“The Likud government, the national-liberal movement won’t give her hand to conversion therapy,” stated Ohana. “The serious studies in the world of psychology are united around the position that not only can they not ‘convert’ the sexual orientation – it’s dangerous and can cause pain and suffering to youth and even lead them to suicide.”

“Education minister, the youth of the entire State of Israel and yes, also of the national-religious sector, are looking to you,” added Ohana. “LGBTQ youth commit suicide three times as often as their percentage of the population. This is a matter of saving lives. Your clarification is important, but not sufficient. Learn the subject in depth, and review it.”

Gil Hoffman and Maayan Hoffman contributed to this report.


Israel – ‘Not MLK, but Malcolm X’: Is Jerusalem Having Its Black Lives Matter Moment?


Both countries are experiencing police violence against black citizens, but experts say there is major difference between African-American and Ethiopian-Israeli communities//

Jerusalem (CNN)An off-duty police officer was in a playground with his family when he saw two men fighting, according to police accounts, which have been challenged by eye-witnesses. When the officer identified himself, police said the men threw stones at him. Fearing for his life, the officer pulled the trigger, police said. The bullet hit a 19-year-old black man, who later died in hospital.

Worka (R), the father of Solomon Teka, mourns over his body during his funeral.

Anger in the teenager’s community erupted after the shooting. In the following two days, protesters torched cars, damaged ambulances and burned tires as the violence spread across the country.
As the investigation began into the circumstances of the shooting, the officer was taken into custody and subsequently released and placed under house arrest. But it was too late to prevent the rioting in which dozens were injured on both sides, and 136 protesters were taken into custody, according to police.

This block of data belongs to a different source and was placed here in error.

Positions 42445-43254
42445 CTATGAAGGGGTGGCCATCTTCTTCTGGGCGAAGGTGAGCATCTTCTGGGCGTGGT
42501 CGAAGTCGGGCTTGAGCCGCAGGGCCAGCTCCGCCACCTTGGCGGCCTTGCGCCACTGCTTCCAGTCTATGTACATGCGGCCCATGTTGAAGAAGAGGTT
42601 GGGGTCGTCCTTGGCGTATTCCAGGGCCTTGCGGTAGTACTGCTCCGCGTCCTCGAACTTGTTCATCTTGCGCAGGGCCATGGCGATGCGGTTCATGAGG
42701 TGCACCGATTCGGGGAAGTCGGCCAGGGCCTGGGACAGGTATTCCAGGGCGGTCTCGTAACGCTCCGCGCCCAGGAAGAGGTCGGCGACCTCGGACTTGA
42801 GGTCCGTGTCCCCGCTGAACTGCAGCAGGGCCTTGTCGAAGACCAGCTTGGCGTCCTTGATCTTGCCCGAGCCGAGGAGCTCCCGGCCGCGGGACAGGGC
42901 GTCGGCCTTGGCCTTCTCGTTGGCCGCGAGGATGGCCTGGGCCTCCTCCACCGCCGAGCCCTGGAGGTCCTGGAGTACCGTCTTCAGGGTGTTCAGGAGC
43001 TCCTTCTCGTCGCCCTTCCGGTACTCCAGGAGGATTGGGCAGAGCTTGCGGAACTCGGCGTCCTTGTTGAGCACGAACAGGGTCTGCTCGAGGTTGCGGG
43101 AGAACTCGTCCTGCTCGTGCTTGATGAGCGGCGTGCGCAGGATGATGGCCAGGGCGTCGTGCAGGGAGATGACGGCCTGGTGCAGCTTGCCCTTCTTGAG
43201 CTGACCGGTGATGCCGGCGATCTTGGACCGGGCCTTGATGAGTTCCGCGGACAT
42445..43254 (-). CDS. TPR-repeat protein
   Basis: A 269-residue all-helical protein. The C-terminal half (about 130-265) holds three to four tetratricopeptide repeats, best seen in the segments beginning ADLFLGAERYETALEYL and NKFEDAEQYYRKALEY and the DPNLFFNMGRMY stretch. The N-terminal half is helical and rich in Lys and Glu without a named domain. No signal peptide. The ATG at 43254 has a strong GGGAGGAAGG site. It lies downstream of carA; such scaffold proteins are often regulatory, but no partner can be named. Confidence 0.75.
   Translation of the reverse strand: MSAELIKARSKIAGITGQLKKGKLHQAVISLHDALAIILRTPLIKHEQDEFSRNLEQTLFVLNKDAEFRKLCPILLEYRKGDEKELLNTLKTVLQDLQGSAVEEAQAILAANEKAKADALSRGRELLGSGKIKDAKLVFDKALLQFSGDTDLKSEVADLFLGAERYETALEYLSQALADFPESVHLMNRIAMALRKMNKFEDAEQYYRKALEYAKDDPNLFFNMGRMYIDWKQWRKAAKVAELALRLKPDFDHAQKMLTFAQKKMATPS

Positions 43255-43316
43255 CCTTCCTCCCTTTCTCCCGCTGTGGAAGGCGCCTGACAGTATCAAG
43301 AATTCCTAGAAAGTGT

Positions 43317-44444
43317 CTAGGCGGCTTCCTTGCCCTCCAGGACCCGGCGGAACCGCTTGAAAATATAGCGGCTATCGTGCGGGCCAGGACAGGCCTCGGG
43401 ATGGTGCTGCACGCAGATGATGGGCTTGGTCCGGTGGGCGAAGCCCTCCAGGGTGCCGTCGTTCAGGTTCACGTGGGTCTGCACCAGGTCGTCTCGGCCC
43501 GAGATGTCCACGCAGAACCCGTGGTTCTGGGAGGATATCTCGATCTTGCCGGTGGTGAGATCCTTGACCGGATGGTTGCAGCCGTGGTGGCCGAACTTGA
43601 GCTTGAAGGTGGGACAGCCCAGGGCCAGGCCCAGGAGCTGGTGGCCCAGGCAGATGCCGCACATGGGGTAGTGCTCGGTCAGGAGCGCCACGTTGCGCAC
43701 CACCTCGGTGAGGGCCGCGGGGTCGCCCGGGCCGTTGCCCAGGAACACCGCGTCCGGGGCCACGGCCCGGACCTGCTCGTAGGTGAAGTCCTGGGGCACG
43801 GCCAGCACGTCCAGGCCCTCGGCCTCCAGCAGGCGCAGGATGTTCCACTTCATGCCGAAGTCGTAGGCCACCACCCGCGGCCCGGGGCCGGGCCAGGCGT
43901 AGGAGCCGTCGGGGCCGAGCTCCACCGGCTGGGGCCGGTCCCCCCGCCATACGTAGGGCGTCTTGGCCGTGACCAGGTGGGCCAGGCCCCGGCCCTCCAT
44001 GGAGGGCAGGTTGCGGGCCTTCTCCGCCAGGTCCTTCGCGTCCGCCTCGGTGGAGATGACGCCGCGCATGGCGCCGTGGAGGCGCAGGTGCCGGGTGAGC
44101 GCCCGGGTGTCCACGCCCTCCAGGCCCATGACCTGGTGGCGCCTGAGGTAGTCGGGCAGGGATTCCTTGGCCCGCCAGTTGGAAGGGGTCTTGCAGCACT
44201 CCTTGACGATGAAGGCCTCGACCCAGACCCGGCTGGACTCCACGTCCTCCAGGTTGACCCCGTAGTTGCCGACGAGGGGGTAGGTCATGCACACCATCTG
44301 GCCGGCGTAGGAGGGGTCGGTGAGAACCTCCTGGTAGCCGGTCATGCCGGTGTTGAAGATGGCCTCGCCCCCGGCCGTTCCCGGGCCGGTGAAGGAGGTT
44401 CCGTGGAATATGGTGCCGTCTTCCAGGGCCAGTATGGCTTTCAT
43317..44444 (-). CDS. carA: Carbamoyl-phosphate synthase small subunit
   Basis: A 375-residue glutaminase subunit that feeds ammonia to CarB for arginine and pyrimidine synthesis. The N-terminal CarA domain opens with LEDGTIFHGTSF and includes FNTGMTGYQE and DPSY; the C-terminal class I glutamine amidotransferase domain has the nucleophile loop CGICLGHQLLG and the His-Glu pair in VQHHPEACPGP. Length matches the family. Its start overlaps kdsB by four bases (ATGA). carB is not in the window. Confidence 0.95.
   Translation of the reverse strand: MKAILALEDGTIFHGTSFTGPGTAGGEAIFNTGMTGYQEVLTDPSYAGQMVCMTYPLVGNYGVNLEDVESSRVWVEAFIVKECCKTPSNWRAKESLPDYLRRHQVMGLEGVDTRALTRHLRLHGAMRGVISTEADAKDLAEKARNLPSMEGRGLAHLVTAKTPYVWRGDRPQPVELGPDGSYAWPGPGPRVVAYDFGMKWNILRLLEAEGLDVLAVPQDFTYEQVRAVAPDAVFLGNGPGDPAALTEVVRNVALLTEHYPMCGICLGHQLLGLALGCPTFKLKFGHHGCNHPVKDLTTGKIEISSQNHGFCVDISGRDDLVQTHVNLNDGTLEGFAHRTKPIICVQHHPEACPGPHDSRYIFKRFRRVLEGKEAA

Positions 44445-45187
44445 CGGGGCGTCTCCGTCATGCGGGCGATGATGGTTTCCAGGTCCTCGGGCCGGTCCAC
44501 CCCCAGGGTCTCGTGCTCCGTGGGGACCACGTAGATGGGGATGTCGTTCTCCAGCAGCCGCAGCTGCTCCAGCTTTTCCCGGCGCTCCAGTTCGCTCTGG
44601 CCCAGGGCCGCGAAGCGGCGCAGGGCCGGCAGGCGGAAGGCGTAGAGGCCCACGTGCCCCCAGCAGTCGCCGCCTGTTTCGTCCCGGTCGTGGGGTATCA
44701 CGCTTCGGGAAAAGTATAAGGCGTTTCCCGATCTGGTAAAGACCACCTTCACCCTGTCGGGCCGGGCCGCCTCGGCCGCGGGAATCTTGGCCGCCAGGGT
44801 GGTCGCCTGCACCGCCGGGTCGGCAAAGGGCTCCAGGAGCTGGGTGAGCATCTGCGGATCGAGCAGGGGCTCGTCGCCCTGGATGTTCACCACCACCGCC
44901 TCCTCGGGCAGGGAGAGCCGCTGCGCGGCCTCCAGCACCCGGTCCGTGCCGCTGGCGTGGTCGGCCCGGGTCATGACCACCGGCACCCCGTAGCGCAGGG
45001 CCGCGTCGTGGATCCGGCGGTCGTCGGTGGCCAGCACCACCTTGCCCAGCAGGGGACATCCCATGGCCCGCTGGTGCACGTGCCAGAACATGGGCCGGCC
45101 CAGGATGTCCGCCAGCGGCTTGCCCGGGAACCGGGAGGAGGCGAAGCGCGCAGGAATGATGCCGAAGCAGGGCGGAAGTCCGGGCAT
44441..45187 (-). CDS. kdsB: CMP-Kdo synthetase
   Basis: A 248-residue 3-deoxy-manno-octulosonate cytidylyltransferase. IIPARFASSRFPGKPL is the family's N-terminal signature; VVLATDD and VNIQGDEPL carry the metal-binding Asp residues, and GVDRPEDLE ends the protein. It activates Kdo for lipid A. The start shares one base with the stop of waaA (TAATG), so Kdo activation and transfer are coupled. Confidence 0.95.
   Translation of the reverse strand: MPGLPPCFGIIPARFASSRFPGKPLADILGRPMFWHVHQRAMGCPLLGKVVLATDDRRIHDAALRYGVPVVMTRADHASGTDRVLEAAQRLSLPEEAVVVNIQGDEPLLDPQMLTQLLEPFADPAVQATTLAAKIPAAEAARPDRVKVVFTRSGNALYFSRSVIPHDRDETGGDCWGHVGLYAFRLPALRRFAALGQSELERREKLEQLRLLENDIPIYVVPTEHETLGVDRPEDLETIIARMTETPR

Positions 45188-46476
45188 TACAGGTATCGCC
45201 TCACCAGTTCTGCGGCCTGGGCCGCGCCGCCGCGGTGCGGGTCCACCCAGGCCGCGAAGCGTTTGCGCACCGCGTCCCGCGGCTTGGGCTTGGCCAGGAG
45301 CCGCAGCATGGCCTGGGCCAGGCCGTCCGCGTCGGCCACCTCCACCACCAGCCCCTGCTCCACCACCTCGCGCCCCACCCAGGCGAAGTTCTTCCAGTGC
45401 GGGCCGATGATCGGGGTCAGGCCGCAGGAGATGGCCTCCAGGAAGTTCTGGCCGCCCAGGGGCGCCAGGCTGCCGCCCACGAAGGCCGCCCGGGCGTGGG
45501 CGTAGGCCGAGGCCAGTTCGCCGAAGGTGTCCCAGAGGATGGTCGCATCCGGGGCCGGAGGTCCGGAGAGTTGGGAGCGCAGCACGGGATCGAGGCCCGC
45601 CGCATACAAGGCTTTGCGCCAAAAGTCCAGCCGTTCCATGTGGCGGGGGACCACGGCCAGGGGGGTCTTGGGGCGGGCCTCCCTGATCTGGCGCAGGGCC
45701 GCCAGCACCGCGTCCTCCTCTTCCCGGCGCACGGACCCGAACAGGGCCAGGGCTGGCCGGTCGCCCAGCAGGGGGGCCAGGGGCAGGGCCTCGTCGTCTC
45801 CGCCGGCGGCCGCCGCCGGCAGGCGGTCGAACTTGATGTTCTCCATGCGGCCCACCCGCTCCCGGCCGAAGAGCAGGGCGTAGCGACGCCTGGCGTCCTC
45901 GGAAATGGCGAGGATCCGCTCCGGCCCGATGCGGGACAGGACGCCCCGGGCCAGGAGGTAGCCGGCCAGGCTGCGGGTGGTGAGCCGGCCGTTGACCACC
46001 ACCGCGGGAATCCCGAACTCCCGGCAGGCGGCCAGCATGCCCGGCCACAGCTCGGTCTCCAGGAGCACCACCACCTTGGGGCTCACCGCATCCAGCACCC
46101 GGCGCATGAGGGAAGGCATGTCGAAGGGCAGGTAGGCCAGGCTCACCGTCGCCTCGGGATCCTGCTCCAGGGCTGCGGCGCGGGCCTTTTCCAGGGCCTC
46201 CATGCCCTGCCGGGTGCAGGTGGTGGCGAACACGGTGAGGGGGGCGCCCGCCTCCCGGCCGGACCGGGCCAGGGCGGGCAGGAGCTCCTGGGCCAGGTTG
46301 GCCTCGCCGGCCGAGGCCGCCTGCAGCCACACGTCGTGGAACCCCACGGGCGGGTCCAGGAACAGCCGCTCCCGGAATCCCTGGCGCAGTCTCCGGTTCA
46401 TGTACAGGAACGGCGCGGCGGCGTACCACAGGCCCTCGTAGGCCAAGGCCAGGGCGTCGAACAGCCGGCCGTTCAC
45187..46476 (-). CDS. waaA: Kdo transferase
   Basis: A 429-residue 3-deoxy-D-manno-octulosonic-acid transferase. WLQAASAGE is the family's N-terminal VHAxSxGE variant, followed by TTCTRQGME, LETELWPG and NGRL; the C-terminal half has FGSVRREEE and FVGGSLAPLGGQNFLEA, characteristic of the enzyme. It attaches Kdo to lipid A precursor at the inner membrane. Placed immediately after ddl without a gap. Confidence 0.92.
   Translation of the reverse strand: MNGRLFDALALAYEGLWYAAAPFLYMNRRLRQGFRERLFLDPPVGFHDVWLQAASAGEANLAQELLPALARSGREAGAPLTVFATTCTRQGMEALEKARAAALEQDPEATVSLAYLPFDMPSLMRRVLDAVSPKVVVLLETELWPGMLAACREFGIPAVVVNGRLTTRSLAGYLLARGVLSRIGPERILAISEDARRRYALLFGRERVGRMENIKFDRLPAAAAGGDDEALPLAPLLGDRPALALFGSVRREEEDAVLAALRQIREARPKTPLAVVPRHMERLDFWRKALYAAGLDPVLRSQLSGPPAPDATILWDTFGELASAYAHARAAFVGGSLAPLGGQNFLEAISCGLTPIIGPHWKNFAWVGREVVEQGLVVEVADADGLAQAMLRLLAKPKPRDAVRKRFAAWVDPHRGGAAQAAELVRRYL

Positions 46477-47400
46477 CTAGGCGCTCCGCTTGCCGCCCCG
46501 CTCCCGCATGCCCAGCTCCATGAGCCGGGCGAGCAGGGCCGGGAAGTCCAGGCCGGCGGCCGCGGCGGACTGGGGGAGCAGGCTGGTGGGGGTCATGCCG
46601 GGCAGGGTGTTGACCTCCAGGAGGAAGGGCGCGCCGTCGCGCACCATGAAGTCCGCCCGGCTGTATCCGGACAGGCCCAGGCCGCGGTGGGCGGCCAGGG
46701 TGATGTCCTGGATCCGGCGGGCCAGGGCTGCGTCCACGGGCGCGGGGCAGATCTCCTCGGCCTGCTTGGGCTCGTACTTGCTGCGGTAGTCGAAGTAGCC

It’s the type of violence sparked by perceived racial injustice that we’ve often seen in cities in the United States.
But this happened in Israel, and the black man who died, Solomon Teka, was Jewish.


U.S. Senate Condemns Deepening Israel-China Ties, Cites ‘Serious Security Concerns’


A Senate committee promotes legislation expressing concern about Israel allowing a Chinese company to operate the port of Haifa, long a port of call for the Sixth Fleet//Crimson Tazvinzwa

Two years ago, Israeli Prime Minister Benjamin Netanyahu announced during a visit to Singapore a “pivot to Asia,” an amusing echo of the Obama-era pivot that was much maligned and misunderstood. (It was criticized as proof that the Middle East would be abandoned, and for the appearance that it focused more on military cooperation with Asian countries wary of China, rather than a more three-dimensional engagement with the rising powers of the East.) For Israel, the announcement was a rhetorical flourish for a reality that had been evolving over many years.

From its early days as an independent state, Israel courted those members of the United Nations that might be willing to provide political recognition. The Philippines and Burma (today’s Myanmar) were the only Asian nations to provide support in 1947 and 1948, voting for the partition resolution and the admittance of Israel as a UN member, respectively. Burma’s leader, U Nu, was the first foreign leader to visit the state. In the 1950s, Israel helped Singapore develop its security sector, and relations have remained strong over the years, often out of the limelight, because of sensitivities about offending Singapore’s large Muslim-majority neighbor, Malaysia.